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the youth of the tree, it was inserted in the earth immediately at its base, and that, as the tree grew, it gradually enveloped the stone, which, being large and strongly fixed in the ground, was not expelled, but, on the contrary, became more firmly set by the lateral pressure
of the tree. This explanation is strengthened by the supposition that the tree was the sacred peepul, the trunk of which is so strangely corrugated, as often to appear to consist of a multitude of small trees united together. Preparations were made for erecting a temple around this sacred stone; but the person who had undertaken the task died before much progress had been made in the work. Fragments of carved stones are lying about, which were, doubtless, originally destined for the new temple : but there is now little chance of its ever being raised; as no Hindu likes to prosecute an enterprise begun by another man, inasmuch as, when completed, he believes that all the merit resulting from it will go to such person and not to himself.
In the Ausánganj Mahalla is the well-known fane of Bará Gaņeś, or the Great Gaņeś. An alley branches off from the main road, and conducts to this temple. At an angle of the alley is a low shrine, dedicated to Jagannath, containing three figures, of horrible ugli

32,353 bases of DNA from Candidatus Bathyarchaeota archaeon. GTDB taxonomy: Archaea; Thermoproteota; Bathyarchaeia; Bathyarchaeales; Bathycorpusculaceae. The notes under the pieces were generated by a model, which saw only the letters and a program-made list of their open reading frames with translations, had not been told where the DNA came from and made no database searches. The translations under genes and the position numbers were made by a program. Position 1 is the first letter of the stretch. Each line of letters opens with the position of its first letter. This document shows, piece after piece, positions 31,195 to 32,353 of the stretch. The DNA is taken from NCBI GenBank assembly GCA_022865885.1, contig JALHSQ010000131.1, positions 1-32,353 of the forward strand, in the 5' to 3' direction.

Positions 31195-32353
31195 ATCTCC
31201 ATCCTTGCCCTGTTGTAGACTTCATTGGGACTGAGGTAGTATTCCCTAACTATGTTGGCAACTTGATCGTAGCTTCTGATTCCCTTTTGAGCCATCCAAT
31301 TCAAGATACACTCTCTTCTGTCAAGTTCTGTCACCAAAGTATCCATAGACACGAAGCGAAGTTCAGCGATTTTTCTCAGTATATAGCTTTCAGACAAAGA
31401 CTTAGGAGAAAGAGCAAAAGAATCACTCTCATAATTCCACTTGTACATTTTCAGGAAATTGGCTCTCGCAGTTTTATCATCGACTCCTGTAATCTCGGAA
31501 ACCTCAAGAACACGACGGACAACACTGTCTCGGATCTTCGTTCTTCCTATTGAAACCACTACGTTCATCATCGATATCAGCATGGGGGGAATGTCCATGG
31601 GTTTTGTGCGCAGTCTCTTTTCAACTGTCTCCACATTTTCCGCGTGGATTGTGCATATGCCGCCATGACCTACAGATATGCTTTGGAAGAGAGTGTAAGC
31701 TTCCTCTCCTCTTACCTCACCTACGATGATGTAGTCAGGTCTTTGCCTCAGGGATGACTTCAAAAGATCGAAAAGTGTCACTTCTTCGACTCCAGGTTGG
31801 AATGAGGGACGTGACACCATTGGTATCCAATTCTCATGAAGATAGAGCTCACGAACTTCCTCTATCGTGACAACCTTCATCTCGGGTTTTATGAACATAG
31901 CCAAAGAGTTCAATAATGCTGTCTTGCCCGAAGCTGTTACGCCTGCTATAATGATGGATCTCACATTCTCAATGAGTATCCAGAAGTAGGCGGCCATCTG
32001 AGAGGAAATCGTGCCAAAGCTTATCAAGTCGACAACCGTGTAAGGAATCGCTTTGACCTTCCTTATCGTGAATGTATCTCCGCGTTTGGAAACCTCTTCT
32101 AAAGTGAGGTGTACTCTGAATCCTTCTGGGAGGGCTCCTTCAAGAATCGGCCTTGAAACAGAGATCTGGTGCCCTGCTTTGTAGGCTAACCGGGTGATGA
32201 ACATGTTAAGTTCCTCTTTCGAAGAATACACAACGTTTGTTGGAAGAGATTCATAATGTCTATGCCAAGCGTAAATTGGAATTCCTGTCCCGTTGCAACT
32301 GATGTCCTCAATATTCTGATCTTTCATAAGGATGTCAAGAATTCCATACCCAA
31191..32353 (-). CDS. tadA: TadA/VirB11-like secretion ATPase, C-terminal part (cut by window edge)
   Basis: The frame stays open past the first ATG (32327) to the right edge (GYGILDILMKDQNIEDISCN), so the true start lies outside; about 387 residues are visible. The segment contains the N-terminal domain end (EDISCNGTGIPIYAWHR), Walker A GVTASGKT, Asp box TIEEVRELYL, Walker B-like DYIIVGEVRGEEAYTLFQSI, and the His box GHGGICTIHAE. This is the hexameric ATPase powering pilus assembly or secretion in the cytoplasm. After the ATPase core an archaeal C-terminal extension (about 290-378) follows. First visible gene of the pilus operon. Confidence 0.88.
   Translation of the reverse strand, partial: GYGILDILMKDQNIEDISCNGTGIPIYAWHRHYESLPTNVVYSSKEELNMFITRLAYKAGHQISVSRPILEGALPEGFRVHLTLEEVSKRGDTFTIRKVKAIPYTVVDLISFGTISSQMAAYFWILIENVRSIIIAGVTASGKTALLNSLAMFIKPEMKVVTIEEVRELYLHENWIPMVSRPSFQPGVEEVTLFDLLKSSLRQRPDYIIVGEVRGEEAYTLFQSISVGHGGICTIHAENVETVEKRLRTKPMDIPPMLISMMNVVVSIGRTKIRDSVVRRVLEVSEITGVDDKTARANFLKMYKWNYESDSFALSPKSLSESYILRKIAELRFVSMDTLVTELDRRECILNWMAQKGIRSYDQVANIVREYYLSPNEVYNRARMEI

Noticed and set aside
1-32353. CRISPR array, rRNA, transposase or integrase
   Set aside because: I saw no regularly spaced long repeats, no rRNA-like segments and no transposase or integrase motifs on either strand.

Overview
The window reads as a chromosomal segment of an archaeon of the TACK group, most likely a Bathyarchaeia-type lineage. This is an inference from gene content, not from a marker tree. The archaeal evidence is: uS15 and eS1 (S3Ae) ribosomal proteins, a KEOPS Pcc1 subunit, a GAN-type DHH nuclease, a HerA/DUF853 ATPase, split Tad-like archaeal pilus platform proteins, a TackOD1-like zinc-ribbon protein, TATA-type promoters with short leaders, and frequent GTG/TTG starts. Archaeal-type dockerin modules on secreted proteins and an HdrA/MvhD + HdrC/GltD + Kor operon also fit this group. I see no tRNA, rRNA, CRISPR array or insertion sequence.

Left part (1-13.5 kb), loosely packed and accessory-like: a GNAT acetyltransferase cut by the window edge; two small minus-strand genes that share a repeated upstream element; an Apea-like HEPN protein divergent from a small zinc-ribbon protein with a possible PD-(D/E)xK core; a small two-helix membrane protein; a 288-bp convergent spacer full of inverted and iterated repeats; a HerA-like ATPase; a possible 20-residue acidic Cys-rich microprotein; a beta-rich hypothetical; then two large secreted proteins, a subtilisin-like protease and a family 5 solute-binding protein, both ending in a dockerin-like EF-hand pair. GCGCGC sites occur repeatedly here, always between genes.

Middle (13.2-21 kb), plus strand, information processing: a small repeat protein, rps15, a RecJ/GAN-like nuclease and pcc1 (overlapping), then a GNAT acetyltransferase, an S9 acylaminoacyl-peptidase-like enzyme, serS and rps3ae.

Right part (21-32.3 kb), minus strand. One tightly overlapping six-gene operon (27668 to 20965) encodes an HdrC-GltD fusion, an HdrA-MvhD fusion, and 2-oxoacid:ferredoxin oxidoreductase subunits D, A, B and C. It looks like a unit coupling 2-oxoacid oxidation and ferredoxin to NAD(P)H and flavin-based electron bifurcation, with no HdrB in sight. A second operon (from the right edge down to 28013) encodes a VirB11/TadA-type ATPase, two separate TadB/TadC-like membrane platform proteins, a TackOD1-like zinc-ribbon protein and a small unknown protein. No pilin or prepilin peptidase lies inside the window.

On the right is Jagannáth; on the left is his brother Balbhadra; and, in the middle, is their sister Subhadrá. The two former have arms, but no hands or feet; while the latter is destitute of arms, as well as of feet. These large-mouthed, goggle-eyed, round-faced deities are equal in frightfulness to some of the idols made and worshipped by the savages of the Fiji Islands in the South Seas. In another place, in a corner of this alley, are two Satís, that is to say, two figures of women, in bass-relief, placed upon a square pedestal, in commemoration of the cremation of widows on the funeral pile of their husbands at this spot. In addition to the Satís, there are two other objects of interest placed upon the pedestal. One is a bass-relief sculpture of a small figure, much worn by time. The other presents, in a small compass, most elaborate chiselling; the design illustrated being of a complicated character. There is a central figure, in an erect posture, but headless; and, in the back-ground, a nimbus surrounds the space formerly occupied by the head. On either side are several other figures, but of smaller stature, and also a column, with a capital, on the summit of which is a diminutive statue of a man. Between the columns, but raised above them, in a line with the central object beneath, is, likewise, another small statue of a man. Altogether, this delicate piece of statuary exhibits ten human figures, besides various other objects, all which are defined with considerable nicety. It is not easy to comprehend the general design which the sculptor had before his mind, or to furnish a satisfactory account of this work of art. It is, certainly, far superior to modern productions of Hindu art; and I suspect it is not, properly, of Hindu origin at all.